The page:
Wilde Lake Should Carry No. 1 Ranking To End Of Season


October 02, 1991|By Gary Lambrecht

Wilde Lake, "the best little football team around" in Coach Doug DuVall's eyes, is living in pretty select company these days.

With Saturday's resounding 21-0 defeat of archrival Oakland Mills, Wilde Lake improved its record to 4-0 and extended its winning streak to 17 --the longest in the state -- beginning with the first victory of lastyear's 13-0, state championship season. The streak figures to stretch well into November, when the Wildecats, thanks largely to their new1A classification, should be nearing their third state title.

But that's only half of it.

For the first time in school history, Wilde Lake is ranked No. 1 in The (Baltimore) Sun's Top 20.

Mythical or not -- and high school football rankings are more illusory than NCAA Division I college polls -- the Wildecats have broken new ground.

A Class 1A school, the smallest classification in terms of school population (fewer than 615 students in the 10th to 12th grades), has never held the top football spot. Wilde Lake has been perched there for the past two weeks.

Wilde Lake got some early help. Despite losing All-Metro players Raphael Wall (running back) and Rickey Rowe (safety) to graduation, despite starting the season with an untested defensive secondary and a new run-and-shoot offense, the Wildecats were installed as the area's No. 3 team in the preseason.

The residual effect of Wilde Lake's state title and its influence on Maryland's 17-9 victory in the Big 33 game also had to help the Wildecats gain such strong consideration. DuVall coached the team that included Rowe and Wall.

Then, after Poly and Loyola suffered season-openingdefeats, Wilde Lake suddenly found itself in uncharted territory. Even last year, when the Wildecats were DuVall's best team ever, they finished second behind Baltimore County's Randallstown, the 4A champ.

The Wildecats are taking their celebrity calmly, reflecting the attitude of a team that makes the playoffs year after year and has grown accustomed to attention.

"We just take it (the top ranking) in stride," says senior running back Damon Hamlin. "We like being No. 1. It makes it more of a challenge to go out and play hard every week. It makes us concentrate more."

During DuVall's 19 years there, Wilde Lake has made a habit of fielding excellent talent that concentrates very well. The Wildecats have won eight county championships in thepast 11 years, two state titles in the past six.

The program has produced such notable athletes as Jim Traber, former Baltimore Orioleand now a professional baseball player in Japan; Jack Bradford, justgraduated from the University of Maryland after a fine college career; and most recently Wall and Rowe, who have moved on to Maryland andPenn State to pursue promising careers. Under DuVall, the school hasattracted nearly $2 million in football scholarships.

The Wildecats are a methodical, confident group from DuVall to his assistants and right down to the last player. From the first day of practice, theyexpect to be eyeing a state championship come November.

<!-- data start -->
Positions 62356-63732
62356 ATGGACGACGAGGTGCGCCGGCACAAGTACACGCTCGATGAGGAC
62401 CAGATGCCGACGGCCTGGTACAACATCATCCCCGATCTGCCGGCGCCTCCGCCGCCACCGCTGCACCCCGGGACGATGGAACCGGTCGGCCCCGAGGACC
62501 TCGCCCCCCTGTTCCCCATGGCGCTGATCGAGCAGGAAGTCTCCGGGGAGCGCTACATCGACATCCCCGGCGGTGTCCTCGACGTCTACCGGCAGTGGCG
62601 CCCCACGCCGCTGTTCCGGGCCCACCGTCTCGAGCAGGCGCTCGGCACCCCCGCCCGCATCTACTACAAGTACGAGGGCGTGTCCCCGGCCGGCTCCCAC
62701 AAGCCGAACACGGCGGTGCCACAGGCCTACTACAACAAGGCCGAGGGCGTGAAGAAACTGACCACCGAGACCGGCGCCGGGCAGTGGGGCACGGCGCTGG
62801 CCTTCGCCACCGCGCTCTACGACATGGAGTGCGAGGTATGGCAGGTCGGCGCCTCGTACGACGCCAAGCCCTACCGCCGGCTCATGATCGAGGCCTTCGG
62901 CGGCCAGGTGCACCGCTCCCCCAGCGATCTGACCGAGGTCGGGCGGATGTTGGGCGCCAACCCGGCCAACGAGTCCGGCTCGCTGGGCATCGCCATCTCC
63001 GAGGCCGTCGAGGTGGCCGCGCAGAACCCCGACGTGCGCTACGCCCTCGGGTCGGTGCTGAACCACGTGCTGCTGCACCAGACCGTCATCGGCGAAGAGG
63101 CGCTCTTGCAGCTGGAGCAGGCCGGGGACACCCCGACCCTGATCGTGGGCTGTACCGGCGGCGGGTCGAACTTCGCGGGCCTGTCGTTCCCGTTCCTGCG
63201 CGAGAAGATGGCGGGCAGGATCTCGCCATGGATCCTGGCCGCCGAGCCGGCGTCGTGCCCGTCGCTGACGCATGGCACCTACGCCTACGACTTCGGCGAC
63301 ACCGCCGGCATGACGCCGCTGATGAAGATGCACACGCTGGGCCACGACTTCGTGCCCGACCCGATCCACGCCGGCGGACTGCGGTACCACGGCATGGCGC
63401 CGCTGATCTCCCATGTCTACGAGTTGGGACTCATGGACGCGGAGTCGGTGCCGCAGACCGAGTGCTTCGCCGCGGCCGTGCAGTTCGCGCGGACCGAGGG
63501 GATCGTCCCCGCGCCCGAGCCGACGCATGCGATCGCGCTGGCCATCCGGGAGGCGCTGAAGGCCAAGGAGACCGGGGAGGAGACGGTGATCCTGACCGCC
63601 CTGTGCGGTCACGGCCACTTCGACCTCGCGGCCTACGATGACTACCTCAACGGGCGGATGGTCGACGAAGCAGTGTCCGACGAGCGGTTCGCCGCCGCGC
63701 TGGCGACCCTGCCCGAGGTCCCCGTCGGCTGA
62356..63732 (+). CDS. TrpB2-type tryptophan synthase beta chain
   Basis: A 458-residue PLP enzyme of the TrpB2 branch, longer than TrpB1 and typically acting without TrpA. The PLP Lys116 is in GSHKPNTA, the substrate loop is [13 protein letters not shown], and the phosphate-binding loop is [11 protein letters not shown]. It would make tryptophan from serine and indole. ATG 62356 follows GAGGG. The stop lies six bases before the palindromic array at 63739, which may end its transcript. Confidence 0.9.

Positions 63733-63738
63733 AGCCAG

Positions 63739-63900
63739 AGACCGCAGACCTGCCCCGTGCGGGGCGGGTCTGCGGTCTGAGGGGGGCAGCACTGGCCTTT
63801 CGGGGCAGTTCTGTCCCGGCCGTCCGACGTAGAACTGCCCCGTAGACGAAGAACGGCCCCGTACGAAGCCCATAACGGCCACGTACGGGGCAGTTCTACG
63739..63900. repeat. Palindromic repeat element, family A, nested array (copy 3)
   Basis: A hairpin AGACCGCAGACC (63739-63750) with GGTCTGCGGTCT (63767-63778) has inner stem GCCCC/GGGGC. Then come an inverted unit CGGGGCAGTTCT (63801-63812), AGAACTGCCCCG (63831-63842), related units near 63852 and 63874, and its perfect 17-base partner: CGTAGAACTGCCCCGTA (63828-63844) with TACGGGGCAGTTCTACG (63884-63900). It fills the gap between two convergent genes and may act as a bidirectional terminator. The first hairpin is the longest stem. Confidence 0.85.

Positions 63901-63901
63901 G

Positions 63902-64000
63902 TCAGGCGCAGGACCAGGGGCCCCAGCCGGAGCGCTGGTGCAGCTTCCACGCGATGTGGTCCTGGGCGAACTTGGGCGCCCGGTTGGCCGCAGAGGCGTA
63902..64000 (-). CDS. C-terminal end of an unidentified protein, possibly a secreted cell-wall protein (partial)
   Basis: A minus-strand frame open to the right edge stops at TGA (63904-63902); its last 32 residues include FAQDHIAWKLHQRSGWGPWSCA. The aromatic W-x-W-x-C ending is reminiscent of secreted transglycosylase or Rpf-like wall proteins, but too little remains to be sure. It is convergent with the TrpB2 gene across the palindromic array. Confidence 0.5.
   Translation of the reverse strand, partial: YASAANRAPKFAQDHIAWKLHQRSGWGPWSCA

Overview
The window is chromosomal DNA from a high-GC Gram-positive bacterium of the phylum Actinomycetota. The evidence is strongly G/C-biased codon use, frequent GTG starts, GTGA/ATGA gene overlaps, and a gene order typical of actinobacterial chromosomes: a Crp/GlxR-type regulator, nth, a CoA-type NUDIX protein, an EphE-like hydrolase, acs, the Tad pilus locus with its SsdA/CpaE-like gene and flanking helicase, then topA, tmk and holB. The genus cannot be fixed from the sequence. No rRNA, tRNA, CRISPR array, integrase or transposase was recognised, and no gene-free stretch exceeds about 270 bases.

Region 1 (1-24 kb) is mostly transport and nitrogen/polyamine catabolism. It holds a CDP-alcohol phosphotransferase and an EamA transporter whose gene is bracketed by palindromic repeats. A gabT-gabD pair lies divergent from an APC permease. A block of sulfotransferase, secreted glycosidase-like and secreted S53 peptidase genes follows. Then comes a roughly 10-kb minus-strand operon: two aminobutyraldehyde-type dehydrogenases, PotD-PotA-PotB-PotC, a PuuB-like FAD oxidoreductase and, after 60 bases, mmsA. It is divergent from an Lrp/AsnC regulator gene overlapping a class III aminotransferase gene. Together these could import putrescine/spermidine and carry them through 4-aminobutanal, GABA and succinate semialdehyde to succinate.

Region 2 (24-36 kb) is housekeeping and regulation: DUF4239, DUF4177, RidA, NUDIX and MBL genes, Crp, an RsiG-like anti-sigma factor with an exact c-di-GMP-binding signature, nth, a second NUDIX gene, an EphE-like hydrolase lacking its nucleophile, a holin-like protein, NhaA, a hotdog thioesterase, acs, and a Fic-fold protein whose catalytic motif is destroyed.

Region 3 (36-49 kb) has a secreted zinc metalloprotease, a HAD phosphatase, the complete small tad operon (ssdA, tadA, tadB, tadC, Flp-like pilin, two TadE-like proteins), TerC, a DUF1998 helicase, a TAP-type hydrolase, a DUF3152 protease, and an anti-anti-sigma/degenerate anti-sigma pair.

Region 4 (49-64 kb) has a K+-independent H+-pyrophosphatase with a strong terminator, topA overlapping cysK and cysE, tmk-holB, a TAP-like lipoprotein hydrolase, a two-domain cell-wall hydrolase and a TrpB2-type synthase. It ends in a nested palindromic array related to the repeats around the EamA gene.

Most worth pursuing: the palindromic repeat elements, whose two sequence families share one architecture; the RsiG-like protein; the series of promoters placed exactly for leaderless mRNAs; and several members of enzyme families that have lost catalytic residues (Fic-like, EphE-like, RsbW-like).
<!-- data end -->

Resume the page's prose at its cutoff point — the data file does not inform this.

DuVall dismisses the polls. Yet in the next breath he highlights the Wildecats' achievements in the face of adversity, namely its shrinking school population. Hence, the "little team that could" imagery.

"I reallydon't think about it (the top ranking) much," DuVall says. "But the kids are scared to death. They'd rather not be No. 1."

On the contrary, says Wilde Lake senior linebacker Brent Guyton, who is probablythe Wildecats' best player.

"It's (the rankings) the first thing we look for in the paper," he says. "We're used to being good. When you're No. 1, a lot of people look up to you and respect you, and thatmakes you feel good. The players have more to uphold. Coach DuVall always reminds us that a team can make its season by beating us. The thing is, if half the people who look at the rankings looked at our team in practice, they'd ask, 'How can this team be No. 1?' "

The Wildecats stand an excellent chance of maintaining top-dog status for the rest of the ride.

Their offense, which features a big, quick line, the running of Hamlin and the passing of senior quarterback Phil White, has struggled at times but is still averaging nearly four touchdowns a game. The defense, which held an injury-riddled Oakland Mills team to minus 10 yards and recorded its second shutout in a month, is clearly coming into its own.

The Wildecats are the class of theweak 1A division, which admits teams each year into the state playoffs with as many as four losses. In 2A, the state's deepest, most talented classification, teams with one loss often don't get invited to the postseason.

Wilde Lake also could maintain its No. 1 ranking without having played any of the 19 teams below it.

"We try to downplay it (being No. 1)," says defensive coach Mike Harrison. "This group is very businesslike. They just try to worry about preparing for next week."

Deep down, though, you know the Wildecats want it all --another county title, back-to-back state crowns, a 26-game winning streak and their mythical place in history. And as you watch this teamsteadily improve while maintaining the trademark chip on its shoulder, you wonder how it can be stopped.

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